It is important to remember that even in our global economy, states’ stiffest competition often comes from other states. The Department of Labor reports that most mass job relocations are from one U.S. state to another rather than to a foreign location. Certainly job creation is rapid overseas, as previously underdeveloped nations enter the world economy without facing the third highest corporate tax rate in the world, as U.S. businesses do. State lawmakers are right to be concerned about how their states rank in the global competition for jobs and capital, but they need to be more concerned with companies moving from Detroit, Michigan to Dayton, Ohio, than from Detroit to New Delhi. This means that state lawmakers must be aware of how their states’ business climates match up against their immediate neighbors and to other regional competitor states.
The map below shows the average property tax deduction taken on the Schedule A, per tax return, for each county in the United States.
Today’s map cuts through this clutter, presenting effective tax rates on owner-occupied housing. This is the average amount of residential property tax actually paid, expressed as a percentage of home value.
Pennsylvania has the highest rate of 51.60 cents per gallon (cpg), and is followed closely by New York (45.99 cpg), Hawaii (45.10 cpg), and California (42.35 cpg). On the other end of the spectrum, Alaska has the lowest rate at 12.25 cpg, but New Jersey (14.50 cpg) and South Carolina (16.75 cpg) aren’t far behind. These rates do not include the additional 18.40 cent federal excise tax.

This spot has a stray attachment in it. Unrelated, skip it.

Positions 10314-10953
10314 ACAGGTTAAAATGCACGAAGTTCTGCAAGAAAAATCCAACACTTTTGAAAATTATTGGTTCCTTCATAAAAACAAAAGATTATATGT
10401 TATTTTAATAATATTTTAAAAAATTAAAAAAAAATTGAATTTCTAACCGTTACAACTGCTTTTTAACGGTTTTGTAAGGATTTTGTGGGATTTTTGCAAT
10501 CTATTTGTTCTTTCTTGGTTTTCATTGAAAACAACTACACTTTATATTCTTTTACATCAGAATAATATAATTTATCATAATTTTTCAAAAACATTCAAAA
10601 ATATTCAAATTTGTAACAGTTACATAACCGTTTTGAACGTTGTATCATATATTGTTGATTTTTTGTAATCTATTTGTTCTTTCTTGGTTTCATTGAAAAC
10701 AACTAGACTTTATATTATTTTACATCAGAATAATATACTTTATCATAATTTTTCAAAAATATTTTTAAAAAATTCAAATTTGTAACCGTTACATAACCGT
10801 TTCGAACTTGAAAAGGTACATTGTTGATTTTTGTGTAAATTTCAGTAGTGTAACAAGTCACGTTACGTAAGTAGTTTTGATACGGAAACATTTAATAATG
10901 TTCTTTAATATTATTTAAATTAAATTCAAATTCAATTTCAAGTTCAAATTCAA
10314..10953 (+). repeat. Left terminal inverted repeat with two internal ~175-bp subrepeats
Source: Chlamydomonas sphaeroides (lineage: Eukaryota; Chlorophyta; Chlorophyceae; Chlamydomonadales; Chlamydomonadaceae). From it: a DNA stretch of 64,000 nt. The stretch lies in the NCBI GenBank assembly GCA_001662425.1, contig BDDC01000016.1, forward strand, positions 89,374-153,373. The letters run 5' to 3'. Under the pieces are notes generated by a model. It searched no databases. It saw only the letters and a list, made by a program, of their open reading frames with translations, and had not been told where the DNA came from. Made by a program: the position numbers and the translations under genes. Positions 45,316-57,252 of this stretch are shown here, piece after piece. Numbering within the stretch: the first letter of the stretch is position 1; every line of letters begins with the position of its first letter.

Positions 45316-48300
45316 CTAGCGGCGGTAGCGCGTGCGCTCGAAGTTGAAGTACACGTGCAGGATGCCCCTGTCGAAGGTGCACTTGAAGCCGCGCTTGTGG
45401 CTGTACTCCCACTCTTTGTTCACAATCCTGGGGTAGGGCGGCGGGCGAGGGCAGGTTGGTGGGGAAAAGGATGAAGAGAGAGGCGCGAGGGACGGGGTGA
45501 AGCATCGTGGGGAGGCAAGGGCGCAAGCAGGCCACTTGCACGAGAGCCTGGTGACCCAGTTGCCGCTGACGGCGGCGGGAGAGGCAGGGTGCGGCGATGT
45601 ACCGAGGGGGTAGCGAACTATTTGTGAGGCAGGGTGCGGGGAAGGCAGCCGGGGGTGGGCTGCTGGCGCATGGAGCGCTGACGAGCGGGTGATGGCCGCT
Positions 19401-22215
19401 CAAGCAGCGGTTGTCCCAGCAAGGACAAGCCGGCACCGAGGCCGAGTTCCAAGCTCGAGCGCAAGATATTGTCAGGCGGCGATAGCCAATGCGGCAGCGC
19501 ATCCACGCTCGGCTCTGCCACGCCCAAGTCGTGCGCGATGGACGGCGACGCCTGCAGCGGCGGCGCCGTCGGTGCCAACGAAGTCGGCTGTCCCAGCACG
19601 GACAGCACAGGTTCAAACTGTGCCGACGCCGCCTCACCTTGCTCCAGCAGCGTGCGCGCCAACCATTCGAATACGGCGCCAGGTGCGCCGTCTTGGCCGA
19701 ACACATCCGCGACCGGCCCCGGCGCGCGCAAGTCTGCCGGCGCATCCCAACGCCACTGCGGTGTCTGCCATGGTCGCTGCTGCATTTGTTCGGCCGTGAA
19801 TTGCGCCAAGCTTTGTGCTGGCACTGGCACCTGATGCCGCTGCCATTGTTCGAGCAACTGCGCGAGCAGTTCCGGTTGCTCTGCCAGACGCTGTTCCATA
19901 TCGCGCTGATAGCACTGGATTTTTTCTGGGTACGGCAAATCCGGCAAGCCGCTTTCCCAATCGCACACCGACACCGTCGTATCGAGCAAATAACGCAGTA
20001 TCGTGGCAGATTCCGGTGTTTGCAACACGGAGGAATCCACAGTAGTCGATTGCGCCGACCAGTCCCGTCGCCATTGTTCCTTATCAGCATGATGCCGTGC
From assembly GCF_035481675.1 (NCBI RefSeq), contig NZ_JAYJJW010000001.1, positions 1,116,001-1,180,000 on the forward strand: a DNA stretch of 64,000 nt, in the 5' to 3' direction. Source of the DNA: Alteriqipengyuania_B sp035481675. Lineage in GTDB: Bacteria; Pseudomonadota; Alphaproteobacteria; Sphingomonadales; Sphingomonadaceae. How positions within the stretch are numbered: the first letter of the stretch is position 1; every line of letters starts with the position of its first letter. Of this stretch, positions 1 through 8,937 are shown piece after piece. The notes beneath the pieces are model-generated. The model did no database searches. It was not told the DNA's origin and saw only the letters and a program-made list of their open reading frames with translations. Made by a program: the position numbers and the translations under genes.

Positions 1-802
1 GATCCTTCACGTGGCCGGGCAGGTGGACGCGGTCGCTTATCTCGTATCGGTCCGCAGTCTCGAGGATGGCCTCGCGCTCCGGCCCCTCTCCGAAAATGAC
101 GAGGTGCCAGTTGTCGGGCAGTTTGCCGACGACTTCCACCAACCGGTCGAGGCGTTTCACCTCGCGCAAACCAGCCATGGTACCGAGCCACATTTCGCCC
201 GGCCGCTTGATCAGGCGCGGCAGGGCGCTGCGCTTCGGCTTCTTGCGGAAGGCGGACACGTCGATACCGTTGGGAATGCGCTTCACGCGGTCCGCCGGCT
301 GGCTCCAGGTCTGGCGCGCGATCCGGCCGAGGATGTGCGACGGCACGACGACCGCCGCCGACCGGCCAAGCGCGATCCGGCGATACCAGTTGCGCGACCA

California has the highest state-level sales tax rate at 7.5 percent. Five states tie for the second-highest statewide rate at 7 percent: Indiana, Mississippi, New Jersey, Rhode Island, and Tennessee.
This week’s map shows the real value of $100 in each state. Prices for the same goods are often much cheaper in states like Missouri or Ohio than they are in states like New York or California. As a result, the same amount of cash can buy you comparatively more in a low-price state than in a high-price state.
Combined, these taxes can hit a small business hard when it eventually grows and earns more income. In California, for example, the top marginal income tax rate on pass-through businesses tops 51.9 percent. Hawaii (50.4) and New York (50.2 percent) also have top marginal tax rates on pass-through businesses over 50 percent. Even in states with no income tax, the top marginal tax rate on pass-through business income is 42.6 percent.
According to 2011 Census data, pass-through businesses employ 55.3 percent of the private sector work force of 119 million people. This represents approximately 65.8 million workers and business owners.
Of those states taxing wages, eight have single-rate tax structures, with one rate applying to all taxable income. Conversely, thirty-three states levy graduated-rate income taxes, with the number of brackets varying widely by state. Three states—Kansas, Nebraska, and Oregon—impose two-rate income taxes. At the other end of the spectrum, three states have ten or more tax brackets, led by Hawaii with twelve. Top marginal rates range from Pennsylvania’s 3.07 percent to California’s 13.3 percent.